The Fontana City National


The Fontana City National: stop three of the US Cup.

I was uncertain of coming down to Fontana this weekend. Last weekend I went to Bonelli and had a tiring weekend sandwiched into a busy time at work. After the race, I made some comments to Scott Tedro, the president of Sho-air, about neutral support for the riders at the back of the field. They were very minor complaints from an otherwise great weekend.  The organisation of the races this year has been exceptional. The combination of well marketed, high payout and high points races has got a buzz going for cross country racing. I’m not racing for any of the reasons above though; I’m racing for the chance to race against those people who will get the prize money. I realise now that Mr. Tedro understands that. He understands why a fresh faced racer like me spends my motivation on his races. I really appreciate his investment in XC mountain biking, and I’m very glad to be part of the resurgence of the sport in the US. The US Cup this year has been absolutely fantastic.

I jumped on a plane at 10:30pm on Friday night. I worked a couple of 12 hour days doing an experiment on Thursday and Friday; there were no illusions that I’d be in for an easy weekend. I slept heavily, head rested over the tray table in front of me, and landed at Ontario bleary eyed.

Plane > Rental Car > Motel > Sleep

I got to bed at 1am and was wide awake with the traffic of I-10 outside at 6am. I felt fresh; perhaps compression tights do help with traveling. I found a breakfast restaurant which served a stack of six pancakes for $4.59 and devoured them; a new slosh of syrup with each bite. Coffee lubricated the entire breakfast.


I met Bryan, and he drove us over to Fontana. The event expo was huge. I met up with the Turner family in the event expo – I’m lucky enough to be racing a Turner this year, and it was great to meet them and see a little glimpse into the small business. They are kind and generous people, and I’m really happy that Deidre connected us. The Czar is an awesome bike.

Just as I was finishing my warm up I saw Miles – the owner of Red Ace Organics. He had come out to watch me specifically; people spending their time and money on me is fantastic and scary at the same time. Am I worth the investment? It was the first time I’d met him; some people’s enthusiasm shines right through, and it was inspiring to hear his ideas for the company. I think he’s going to do some big things with Elite performance.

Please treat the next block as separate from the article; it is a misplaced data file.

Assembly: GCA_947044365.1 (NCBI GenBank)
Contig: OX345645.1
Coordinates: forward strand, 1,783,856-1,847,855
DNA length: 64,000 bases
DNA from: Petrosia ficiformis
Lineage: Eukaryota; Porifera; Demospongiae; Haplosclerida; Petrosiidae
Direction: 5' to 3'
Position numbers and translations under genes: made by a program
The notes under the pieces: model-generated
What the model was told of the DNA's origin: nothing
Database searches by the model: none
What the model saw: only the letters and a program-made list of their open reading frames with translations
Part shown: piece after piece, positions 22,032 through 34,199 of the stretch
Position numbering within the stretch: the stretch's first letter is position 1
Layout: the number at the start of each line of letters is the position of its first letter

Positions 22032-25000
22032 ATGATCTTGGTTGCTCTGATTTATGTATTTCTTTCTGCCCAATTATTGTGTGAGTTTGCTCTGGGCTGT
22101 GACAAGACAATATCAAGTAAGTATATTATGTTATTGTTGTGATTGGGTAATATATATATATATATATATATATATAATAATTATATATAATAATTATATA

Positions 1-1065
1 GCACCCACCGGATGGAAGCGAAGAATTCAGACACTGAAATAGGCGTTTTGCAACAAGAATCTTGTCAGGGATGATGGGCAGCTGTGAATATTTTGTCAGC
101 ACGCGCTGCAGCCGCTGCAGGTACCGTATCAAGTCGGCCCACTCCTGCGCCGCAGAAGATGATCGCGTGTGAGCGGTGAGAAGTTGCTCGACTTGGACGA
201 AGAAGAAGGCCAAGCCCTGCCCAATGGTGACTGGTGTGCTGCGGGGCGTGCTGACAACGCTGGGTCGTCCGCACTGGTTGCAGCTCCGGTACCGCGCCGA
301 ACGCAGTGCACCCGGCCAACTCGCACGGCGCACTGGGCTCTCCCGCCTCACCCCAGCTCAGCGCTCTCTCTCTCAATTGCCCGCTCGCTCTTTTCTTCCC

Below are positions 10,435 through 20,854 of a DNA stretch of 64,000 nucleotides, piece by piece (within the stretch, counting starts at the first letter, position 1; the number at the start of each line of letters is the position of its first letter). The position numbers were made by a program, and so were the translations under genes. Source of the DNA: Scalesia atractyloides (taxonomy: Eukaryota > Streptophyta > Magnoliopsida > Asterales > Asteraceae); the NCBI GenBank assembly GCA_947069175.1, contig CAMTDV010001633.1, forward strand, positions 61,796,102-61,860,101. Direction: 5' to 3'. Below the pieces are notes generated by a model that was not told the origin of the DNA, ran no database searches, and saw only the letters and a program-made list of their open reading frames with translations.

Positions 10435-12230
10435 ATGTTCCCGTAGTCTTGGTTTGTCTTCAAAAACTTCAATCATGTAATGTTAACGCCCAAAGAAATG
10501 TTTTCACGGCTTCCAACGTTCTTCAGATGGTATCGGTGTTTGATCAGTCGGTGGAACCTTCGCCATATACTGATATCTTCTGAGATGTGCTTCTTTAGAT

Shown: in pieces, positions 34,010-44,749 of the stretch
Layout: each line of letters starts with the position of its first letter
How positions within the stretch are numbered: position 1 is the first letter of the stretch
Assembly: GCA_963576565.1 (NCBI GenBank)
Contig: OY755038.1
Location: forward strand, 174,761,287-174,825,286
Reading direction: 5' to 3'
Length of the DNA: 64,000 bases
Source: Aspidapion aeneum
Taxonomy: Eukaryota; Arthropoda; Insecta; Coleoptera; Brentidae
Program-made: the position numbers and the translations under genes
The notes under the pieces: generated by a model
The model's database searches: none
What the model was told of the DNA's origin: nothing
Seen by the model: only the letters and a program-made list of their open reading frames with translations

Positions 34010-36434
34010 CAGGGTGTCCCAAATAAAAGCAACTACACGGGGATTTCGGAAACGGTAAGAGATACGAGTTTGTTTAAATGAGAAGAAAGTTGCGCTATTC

The call up procedure is something I’m still getting used to. Standing in a huge pool of riders waiting to hear your name is daunting.

“Please welcome the National Champion of…..”
“Olympian from London 2012….”
“Former U23 World Champion…..”

The big names of the US scene were lining up on the second and third row. I was on row seven, with four more rows behind me.

I avoided the first and second corner crashes, using the unfashionable but effective get-off-and-run technique. It gained me about 20 places immediately. Perfect start.

The course started out flat, on sandy loose trails, before hitting a steep road to gain the elevation quickly. The race then traversed around the top of the hill, shot up a steep and loose trail to the summit, and then plummited around the back on a loose and blown out singletrack trail. The final section was a flat blast on a sandy fire road back to the start.

Sand, Rocks, Dust. SMOG.

I was riding entirely blind, committed to the wheel in front of me in a blanket of red dust. Mistakes were everywhere; pedalling hard into corners before coming to a complete stop. Think 80 mph to 0 mph on the highway. Scary.

It was productive hurt – the kind where you push your body to the limit, and it responds by going fast. Each time up the paved climb I grabbed a couple more places, and recovered well on the singletrack afterwards. I was making a lot of mistakes on the downhills though – I really need to spend some quality time riding my bike on trails until I get the good vibes back.


Towards the end of the race I realised I wasn’t hurting as badly as at Bonelli. Better pacing? or just better understanding of how these races work? I got caught by a French rider who I had battled with at Bonelli. He pulled me up the last climb, gaining three or four spots from riders who had done their fireworks – weaving across the trail as if transfixed by the stars circling above their heads. I followed the Frenchmans wheel, certain that I could come around him at the finish. As is often the case, though, my focus on him lead to a couple small mistakes, which sealed my fate of 38th, for the second week in a row.

I am a lot happier with the numerical position that I was last week. At Bonelli I had unrealistic expectations of what I could achieve. At Fontana I realised that I’m learning, and gaining knowledge that is second nature to the riders I’m up against. I like to think that I have fitness to gain, and the rest of the season is going to go very well indeed.

Positive vibes from my version of March Madness.